We’re just a few weeks away from the highly-anticipated 2021 NFL Draft. Who will the Giants acquire with their six selections?

The options for the New York Giants at No. 11 overall are wide open. Could they acquire an edge rusher? Inside linebacker? Maybe another wide receiver to add to Daniel Jones‘ slate of weapons?

That pick along with the other five selections the organization owns will be extremely crucial ahead of an important 2021 campaign. Dave Gettleman and his front office therefore have much work to do in order to make the correct decisions and further enhance the talent in and around the roster.

Who will the Giants ultimately take?

Let’s dive into ESNY’s Giants Mock Draft 3.0.

Round 1, Pick 11: Notre Dame ILB Jeremiah Owusu-Koramoah

The Giants may not need to utilize this prestigious draft pick on an offensive weapon after acquiring a new No. 1 wide receiver in Kenny Golladay this offseason. They might not need an edge rusher this early either given the re-signing of Leonard Williams to a three-year deal.

However, they could definitely use another talented inside linebacker to complement Blake Martinez.

Jeremiah Owusu-Koramoah of Notre Dame is a legitimate playmaker, having forced four turnovers for the Irish this past year en route to earning the ACC Defensive Player of the Year Award.

Taking his versatility into consideration, defensive coordinator Patrick Graham could field him in a number of different spots, potentially as both an off-ball linebacker and edge rusher.

Whoever takes Owusu-Koramoah is going to be acquiring one of the bigger steals of the first round, so the Giants would benefit from selecting him this early.

Round 2, Pick 42: Michigan OT Jalen Mayfield

It’s unclear if 32-year-old Nate Solder has a legitimate future with the organization — he may not even make it past training camp. It’s additionally unconfirmed if Matthew Peart could develop into a long-term starter at right tackle while Andrew Thomas mans Daniel Jones’ blindside.

Offensive line depth, including at the tackle position, is thus required.

Enter: Michigan’s Jalen Mayfield.

The Wolverine sports great size at 6-foot-5, 320 pounds and could compete during the training camp and preseason periods for a significant role on this team, whether that be the starting right tackle role or a swing depth piece.

Regardless of if he’d be an immediate starter or not (the latter would be a more realistic scenario than the former), depth is important — Mayfield would provide that.

Round 3, Pick 76: Miami EDGE Quincy Roche

The Giants don’t need a star pass rusher in this draft. They already re-signed defensive lineman Leonard Williams (11.5 sacks, 30 quarterback hits last year), so Patrick Graham will only need someone who can fill a specific role and slot into the outside linebacker rotation.

Quincy Roche (6-foot-3, 243 pounds) proved to be a decent run-stopper and pass-rusher while earning third-team All-ACC honors with Miami this past season. His versatility is a quality that would intrigue both Graham and head coach Joe Judge — they could use him in multiple spots within the defensive unit.

Adding a player like Roche to an already-young front seven could work wonders for a group looking to continue its success in 2021.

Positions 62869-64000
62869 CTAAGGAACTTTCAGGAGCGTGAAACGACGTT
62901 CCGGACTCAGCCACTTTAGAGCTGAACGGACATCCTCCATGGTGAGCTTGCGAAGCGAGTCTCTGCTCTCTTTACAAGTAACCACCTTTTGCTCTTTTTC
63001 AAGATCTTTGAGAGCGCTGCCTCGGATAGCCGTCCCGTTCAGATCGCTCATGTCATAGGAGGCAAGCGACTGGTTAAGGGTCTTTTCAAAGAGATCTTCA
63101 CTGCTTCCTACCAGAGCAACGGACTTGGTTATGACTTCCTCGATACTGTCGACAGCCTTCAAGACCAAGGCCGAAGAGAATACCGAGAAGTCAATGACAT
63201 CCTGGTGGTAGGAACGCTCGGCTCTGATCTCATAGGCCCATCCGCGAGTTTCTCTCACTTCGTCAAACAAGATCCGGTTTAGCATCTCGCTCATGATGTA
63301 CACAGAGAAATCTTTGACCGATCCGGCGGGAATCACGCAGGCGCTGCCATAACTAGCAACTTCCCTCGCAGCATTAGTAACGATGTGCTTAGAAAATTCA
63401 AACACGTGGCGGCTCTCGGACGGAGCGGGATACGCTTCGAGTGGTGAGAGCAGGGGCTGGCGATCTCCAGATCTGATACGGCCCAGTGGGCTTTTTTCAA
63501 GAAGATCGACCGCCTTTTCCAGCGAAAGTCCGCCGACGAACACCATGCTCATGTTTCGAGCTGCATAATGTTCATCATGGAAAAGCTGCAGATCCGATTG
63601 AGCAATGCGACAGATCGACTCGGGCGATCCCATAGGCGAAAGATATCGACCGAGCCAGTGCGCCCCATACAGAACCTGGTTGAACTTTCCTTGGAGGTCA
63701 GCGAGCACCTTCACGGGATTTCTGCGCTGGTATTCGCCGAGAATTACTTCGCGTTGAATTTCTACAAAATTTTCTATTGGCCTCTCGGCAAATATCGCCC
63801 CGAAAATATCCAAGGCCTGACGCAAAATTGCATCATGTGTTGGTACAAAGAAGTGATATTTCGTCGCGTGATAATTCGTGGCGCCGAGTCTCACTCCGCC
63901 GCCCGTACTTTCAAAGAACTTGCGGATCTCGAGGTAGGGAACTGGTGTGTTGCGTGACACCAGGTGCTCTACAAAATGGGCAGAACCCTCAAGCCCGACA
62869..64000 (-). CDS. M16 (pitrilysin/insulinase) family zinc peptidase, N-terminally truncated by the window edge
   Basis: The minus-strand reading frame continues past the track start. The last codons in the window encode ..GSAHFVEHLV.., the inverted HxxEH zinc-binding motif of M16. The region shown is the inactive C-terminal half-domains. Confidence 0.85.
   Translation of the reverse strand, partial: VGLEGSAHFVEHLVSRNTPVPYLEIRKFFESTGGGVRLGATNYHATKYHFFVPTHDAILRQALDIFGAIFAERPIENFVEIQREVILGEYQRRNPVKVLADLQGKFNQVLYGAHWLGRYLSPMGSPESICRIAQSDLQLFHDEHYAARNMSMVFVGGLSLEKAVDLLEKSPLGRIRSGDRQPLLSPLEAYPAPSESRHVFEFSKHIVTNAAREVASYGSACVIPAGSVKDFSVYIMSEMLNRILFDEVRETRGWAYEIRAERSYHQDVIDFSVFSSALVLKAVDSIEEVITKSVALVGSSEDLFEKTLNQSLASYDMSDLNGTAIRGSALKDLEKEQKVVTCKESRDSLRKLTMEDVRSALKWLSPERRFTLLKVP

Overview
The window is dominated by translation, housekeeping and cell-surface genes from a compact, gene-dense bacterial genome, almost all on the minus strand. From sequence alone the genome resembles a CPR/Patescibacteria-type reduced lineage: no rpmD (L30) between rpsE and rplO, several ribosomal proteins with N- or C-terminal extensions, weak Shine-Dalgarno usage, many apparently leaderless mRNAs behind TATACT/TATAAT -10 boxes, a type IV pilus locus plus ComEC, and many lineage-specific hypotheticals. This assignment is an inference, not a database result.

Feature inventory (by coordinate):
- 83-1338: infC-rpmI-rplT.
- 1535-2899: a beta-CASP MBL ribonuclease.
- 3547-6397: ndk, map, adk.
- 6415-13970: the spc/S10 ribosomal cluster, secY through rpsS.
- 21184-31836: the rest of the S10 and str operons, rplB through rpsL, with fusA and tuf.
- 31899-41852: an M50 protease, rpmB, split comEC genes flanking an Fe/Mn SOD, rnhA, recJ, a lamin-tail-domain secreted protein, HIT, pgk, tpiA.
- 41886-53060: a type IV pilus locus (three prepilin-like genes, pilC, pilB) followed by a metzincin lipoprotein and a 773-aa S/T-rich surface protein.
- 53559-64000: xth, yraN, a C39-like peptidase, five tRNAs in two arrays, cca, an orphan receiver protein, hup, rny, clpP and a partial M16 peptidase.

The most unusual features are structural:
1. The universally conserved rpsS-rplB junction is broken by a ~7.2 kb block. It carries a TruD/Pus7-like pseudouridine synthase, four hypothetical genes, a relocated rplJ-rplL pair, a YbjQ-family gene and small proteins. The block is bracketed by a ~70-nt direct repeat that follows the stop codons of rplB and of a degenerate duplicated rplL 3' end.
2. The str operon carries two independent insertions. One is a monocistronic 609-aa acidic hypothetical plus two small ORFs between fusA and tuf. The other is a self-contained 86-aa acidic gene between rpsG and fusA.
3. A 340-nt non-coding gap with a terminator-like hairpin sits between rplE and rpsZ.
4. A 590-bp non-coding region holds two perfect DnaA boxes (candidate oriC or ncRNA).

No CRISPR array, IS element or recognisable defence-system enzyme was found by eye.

Round 4, Pick 117: Cal CB Camryn Bynum

Big Blue inked Adoree’ Jackson to a three-year contract last month, essentially concluding the narrative they may draft a cornerback in the opening round.

However, they’ll still need a defensive back for depth purposes — you can never employ enough depth in an NFL secondary.

Camryn Bynum proved to be one of the top cornerbacks in the Pac-12 over the past few years, earning second-team and first-team all-conference honors respectively in 2019 and 2020 (albeit the latter year encompassed just four games for Cal).

Bynum sports a superb level of physicality and recorded 59 total tackles in 2019, 38 of which were solo. Initially fielding him as more of a slot corner would make sense given his inexperience at the professional level — Bynum could be a depth piece behind the young Darnay Holmes, who carries noteworthy potential heading into year two.

Round 6, Pick 197: Texas Tech WR T.J. Vasher

Adding another wide receiver to Daniel Jones’ slate of weapons could be beneficial for the young quarterback’s development. And while he’s projected to be a late-round pick, Texas Tech’s T.J. Vasher has great upside due to his size.

At 6-foot-6, Vasher would be the tallest wide receiver on the roster and provide Jones with a reliable target down near the goal line.

Vasher caught 19 touchdown passes for the Red Raiders from 2017-19 — this knack for the end zone would benefit a Giants team that tied for the fewest number of touchdown passes in the NFL last season (12).

Round 6, Pick 202: Missouri iOL Larry Borom

As previously mentioned, the Giants require depth on the offensive line — this includes at guard.

While Shane Lemieux is expected to retain his starting job at one of the two guard spots, the other is unclear. Will Hernandez (who lost his starting job in favor of Lemieux last season) or free-agent pickup Zach Fulton may be the answer.

But regardless of who it is, the Giants will need someone reliable to step up in the event an injury occurs or the eventual starter struggles.

Larry Borom of Missouri provides great upside to his potential selection because of his superb size — 6-foot-6, 340 pounds. If he were to come to East Rutherford, he would sport the largest frame of all the interior offensive linemen on New York’s roster.

Ryan Honey is a staff writer and host of the Wide Right Podcast.